An Assignment of a cause of action is useful where the cause of action is more valuable in the assignee’s hands. For example, a defendant who just lost a jury trial may lack the appetite or resources for a fight with the insurance company who wrongfully denied coverage to that defendant for the plaintiff’s claims. In this instance, the recovery from the insurance company may simply pass through to the plaintiff and the plaintiff’s only source of compensation may be the insurance company. Under this circumstance, an assignment of the defendant’s cause of action against the insurance company to the plaintiff in exchange for the plaintiff’s covenant not to execute the judgment against the defendant may increase both parties’ net economic position.
Assignments typically involve a contractual conveyance by the owner to another of 100% of a cause of action, including all associated rights such as the right to control litigation. Assignments are governed by contract and property law, as well as public policy. An assignment of a cause of action is a conveyance of personal property. Since a cause of action is property, a sale can be structured in the same manner as similar real property or business transactions. The general rule is that all of a cause of action is assignable. However, parties may agree the only parts of the cause of action will be assigned. Components of a cause of action include the right to the proceeds, the right to control the litigation, and the right to accept or reject settlement among others. Once a successful assignment is made, the assignor loses control of the rights assigned.
However, there are limits on assignments of causes of action. In State Farm Fire and Casualty Co. v. Gandy, 925 S.W.2d 696, 706 (Tex. 1996), the Texas Supreme Court voided an assignment in a settlement agreement by an insured defendant to a plaintiff against the insurance company on public policy grounds. The Court held that a defendant’s assignment of his claims against his insurer to a plaintiff is invalid if (1) it is made prior to an adjudication of plaintiff’s claim against the defendant in a fully adversarial trial, (2) the defendant’s insurer has tendered a defense, and (3) either (i) defendant’s insurer has accepted coverage, or (ii) defendant’s insurer has made a good faith effort to adjudicate coverage issues prior to the adjudication of plaintiff’s claim. But the Court made clear that, in no event, is a judgment for plaintiff against defendant, rendered without a fully adversarial trial binding on defendant’s insurer or admissible as evidence of damages in an action against defendant’s insurer by the defendant or the plaintiff as defendant’s assignee.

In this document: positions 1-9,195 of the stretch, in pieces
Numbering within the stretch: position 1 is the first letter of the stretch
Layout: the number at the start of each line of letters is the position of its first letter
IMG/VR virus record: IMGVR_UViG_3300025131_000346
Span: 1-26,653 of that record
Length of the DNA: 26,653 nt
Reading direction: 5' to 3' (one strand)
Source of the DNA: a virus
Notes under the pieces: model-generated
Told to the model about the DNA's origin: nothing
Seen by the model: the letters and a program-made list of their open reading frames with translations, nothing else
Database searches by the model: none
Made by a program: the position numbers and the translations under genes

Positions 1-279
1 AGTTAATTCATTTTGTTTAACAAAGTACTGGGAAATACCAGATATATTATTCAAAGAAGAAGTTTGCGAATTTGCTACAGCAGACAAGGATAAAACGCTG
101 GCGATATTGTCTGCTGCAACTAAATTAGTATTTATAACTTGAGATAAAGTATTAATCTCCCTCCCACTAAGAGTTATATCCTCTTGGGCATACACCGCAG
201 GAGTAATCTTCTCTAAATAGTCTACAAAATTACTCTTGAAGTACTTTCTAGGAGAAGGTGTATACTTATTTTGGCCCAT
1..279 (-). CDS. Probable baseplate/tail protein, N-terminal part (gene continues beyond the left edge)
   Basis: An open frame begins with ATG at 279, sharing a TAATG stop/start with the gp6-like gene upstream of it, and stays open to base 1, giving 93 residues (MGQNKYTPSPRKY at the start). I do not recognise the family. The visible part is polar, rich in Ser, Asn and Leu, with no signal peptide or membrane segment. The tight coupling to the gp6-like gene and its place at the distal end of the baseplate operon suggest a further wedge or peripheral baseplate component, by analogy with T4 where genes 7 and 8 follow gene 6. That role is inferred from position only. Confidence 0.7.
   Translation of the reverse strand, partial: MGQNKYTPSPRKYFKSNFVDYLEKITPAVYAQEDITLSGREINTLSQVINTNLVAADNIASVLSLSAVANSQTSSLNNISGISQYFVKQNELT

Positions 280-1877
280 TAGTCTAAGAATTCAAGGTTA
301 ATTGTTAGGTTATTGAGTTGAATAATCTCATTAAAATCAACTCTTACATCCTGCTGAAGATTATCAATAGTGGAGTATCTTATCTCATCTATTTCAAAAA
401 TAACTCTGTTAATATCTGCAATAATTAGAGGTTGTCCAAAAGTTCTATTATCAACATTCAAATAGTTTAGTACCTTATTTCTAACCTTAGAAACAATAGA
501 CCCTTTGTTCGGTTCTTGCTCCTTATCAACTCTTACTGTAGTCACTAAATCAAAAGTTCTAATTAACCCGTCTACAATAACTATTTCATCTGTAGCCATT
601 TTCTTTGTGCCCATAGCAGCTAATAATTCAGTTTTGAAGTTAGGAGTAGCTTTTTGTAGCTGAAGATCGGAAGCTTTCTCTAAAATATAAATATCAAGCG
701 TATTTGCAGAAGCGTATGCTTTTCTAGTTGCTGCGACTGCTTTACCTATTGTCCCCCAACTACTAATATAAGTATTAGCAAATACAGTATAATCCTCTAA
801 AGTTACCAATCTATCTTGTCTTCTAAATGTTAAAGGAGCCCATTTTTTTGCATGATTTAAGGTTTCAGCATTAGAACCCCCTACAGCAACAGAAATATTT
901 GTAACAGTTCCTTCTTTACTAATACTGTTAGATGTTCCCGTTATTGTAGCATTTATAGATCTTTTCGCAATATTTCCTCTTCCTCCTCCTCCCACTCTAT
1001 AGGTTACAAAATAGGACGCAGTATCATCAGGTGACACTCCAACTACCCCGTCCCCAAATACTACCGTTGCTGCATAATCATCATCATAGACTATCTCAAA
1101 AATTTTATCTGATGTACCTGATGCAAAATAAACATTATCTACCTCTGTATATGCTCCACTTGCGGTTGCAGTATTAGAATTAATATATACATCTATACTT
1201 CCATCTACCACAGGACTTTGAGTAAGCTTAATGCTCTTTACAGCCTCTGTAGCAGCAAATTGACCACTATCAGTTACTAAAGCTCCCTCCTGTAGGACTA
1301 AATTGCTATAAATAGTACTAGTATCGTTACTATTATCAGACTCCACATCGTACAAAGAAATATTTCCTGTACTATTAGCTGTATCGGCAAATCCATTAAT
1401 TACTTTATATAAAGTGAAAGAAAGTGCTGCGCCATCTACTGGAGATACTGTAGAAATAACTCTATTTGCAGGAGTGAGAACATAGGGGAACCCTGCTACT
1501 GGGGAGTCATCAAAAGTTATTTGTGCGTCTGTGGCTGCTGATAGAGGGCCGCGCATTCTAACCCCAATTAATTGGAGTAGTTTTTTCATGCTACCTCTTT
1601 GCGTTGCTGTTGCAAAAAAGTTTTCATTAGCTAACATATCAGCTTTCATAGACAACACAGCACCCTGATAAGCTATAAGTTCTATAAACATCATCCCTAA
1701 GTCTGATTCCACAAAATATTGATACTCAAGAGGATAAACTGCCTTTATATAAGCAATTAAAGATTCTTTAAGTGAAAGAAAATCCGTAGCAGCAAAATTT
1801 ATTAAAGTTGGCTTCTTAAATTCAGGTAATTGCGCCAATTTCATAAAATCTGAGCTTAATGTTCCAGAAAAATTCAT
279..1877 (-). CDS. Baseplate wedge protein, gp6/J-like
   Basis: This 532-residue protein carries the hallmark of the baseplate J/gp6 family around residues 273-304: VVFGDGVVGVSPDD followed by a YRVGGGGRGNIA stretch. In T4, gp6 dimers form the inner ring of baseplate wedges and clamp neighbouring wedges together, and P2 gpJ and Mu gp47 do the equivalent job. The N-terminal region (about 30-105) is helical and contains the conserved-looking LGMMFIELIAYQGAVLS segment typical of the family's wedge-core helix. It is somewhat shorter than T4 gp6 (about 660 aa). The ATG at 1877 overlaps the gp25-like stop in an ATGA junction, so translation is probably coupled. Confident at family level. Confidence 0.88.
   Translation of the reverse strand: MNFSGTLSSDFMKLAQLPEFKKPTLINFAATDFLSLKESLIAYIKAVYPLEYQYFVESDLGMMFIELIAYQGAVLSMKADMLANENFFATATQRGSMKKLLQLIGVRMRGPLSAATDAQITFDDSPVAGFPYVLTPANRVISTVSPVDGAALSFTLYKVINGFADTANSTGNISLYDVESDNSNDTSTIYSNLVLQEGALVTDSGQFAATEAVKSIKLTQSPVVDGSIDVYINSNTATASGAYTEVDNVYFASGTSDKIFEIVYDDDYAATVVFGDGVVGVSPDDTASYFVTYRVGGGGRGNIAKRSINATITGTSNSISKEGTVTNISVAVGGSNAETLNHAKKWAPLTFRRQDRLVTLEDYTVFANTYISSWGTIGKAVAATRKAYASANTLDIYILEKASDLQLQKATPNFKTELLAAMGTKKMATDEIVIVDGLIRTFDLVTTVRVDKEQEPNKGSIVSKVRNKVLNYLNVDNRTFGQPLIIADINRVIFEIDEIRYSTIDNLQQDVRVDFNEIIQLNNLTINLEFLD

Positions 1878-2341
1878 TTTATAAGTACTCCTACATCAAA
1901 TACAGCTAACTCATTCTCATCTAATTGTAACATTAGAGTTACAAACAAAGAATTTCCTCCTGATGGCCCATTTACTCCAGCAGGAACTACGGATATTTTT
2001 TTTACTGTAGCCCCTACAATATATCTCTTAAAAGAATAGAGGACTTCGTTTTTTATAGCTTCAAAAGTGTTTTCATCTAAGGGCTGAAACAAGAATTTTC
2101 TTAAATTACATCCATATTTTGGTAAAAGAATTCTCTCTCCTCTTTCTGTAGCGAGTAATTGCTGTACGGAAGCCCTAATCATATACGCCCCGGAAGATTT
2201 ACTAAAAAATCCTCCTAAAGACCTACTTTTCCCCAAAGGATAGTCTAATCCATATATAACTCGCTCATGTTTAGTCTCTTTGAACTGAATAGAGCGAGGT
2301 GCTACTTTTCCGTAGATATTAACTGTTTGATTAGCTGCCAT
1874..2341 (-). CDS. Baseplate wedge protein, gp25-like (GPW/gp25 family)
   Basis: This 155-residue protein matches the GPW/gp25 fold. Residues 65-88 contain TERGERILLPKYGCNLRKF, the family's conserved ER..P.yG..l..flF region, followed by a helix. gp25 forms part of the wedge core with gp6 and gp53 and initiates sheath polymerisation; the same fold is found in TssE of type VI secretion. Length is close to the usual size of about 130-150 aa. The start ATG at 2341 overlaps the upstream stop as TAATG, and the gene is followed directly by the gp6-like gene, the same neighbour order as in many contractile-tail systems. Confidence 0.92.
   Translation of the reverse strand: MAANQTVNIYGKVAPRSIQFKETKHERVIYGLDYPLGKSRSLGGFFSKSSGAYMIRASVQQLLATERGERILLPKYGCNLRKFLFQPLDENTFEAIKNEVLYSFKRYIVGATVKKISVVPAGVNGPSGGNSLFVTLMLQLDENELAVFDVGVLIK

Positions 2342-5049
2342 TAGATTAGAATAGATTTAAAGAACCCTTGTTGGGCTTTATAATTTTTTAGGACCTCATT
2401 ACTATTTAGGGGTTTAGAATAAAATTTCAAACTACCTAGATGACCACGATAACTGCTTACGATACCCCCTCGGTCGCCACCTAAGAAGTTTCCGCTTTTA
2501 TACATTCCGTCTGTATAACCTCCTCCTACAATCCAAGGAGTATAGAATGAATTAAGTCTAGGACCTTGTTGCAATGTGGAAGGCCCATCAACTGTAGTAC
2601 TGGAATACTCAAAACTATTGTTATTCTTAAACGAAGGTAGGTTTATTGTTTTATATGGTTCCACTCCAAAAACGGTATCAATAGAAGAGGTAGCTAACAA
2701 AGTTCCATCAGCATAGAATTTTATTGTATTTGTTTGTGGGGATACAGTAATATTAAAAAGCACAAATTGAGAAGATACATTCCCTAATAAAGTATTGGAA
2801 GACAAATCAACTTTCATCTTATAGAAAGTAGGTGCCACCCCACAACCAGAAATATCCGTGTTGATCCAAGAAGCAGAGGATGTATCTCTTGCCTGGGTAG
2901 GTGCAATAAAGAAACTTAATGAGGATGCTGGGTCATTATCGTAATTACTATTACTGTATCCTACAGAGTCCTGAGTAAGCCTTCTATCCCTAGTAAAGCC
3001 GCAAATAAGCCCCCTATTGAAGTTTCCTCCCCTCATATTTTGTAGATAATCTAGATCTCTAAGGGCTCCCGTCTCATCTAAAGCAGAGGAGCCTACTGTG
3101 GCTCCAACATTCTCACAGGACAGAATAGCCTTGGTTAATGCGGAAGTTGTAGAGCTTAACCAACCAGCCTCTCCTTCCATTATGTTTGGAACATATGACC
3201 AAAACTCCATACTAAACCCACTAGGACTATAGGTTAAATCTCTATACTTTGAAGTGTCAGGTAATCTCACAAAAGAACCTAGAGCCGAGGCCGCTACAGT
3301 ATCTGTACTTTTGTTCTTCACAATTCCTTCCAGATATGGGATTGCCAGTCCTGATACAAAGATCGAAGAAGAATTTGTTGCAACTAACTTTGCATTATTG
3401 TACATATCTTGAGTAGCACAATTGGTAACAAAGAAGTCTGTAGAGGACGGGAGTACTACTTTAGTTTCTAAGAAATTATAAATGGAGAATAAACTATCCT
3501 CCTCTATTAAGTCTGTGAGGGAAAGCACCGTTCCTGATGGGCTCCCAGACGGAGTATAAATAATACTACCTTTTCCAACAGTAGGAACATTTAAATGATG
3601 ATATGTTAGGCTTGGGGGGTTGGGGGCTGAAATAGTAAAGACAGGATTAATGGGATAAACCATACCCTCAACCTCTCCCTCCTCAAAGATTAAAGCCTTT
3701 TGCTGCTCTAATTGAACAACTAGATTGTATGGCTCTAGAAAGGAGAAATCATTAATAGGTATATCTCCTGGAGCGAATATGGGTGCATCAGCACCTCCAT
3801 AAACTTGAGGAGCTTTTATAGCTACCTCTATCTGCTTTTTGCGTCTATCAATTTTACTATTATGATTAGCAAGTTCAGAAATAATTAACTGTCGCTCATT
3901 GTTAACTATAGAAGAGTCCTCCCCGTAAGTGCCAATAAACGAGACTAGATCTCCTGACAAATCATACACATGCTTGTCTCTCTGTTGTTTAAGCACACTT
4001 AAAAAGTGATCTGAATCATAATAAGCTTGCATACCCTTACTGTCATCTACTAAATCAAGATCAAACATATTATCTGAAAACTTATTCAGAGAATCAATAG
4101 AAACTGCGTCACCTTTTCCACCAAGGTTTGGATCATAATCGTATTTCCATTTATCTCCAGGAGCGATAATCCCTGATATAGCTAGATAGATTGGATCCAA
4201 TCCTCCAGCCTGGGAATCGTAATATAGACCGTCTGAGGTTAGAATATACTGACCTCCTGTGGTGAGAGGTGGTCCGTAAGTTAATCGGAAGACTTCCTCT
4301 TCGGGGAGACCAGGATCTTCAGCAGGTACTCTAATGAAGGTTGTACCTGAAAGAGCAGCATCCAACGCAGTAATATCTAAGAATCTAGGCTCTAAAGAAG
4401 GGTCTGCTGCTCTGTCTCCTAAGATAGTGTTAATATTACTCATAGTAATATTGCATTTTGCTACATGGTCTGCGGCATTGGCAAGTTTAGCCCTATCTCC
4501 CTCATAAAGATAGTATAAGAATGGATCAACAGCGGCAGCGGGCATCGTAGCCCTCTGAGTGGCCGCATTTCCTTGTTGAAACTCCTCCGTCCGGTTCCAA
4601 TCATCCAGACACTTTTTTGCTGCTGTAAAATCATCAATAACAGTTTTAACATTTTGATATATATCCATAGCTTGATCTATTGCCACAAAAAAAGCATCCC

The assignment in Gandy was found to violate many of these principles. The settling parties in Gandy made an agreed $6 million judgment without notice to the insurance company and the parties reversed key pre-settlement sworn testimony. The Court voided the settlement and the assignment because it prolonged and skewed the litigation against the insurance company. However, Gandy did not approve of all types assignments of claims against insurance companies that meet these requirements. Texas is one of a few jurisdictions willing to enforce non-assignment clauses in an insurance policy after a loss occurs. Many policies have an anti-assignment clause. Texas law provides that parties may agree to an anti-assignment clause in a contract, and such a clause is enforceable.
Other types of assignments have also been held invalid. In Elbaor v. Smith, 845 S.W.2d 240 (Tex.1992), the Court declared Mary Carter agreements void because they allowed one defendant, not the plaintiff, to become the real party in interest in the litigation. A Mary Carter agreement is any settlement arrangement between the plaintiff and one or more of the defendants in the case by which the settling defendant(s) agree to pay the plaintiff a certain amount of money and to participate in the trial against the nonsettling defendants. In return, the plaintiff agrees to release the settling defendants from liability and, if the judgment against a nonsettling defendant is large enough, to repay the settlement amount paid to the plaintiff.
Similarly, in International Proteins Corp. v. Ralston-Purina Co., 744 S.W.2d 932 (Tex. 1988), the Court held a settling defendant may only settle its proportionate share of liability. A defendant may not settle the entire liability, take an assignment of the Plaintiffs’ claims, and seek judgment for the full amount of the Plaintiffs’ claims from non-settling defendants.
Another extreme example of limitations on assignments is a legal malpractice claim. Texas Courts are against allowing anyone other than the client to sue their lawyer, absent very special circumstances. Courts will not allow assignment of a legal malpractice claim to an opposing litigant. However, the Texas Supreme Court has never held that an assignment of a 40% contingent fee from the proceeds of a legal malpractice claim to the plaintiff’s lawyer is against public policy.
DISCLAIMER Information in this article is proved for general informational and educational purposes only and is not offered as legal advice upon which anyone may rely. The law changes. Legal counsel relating to your individual needs and circumstances is advisable before taking any action that has legal consequences. The Law Office of Stephen O’Rear, P.C. does not represent any person unless and until it is retained and agrees to provide such representation in writing.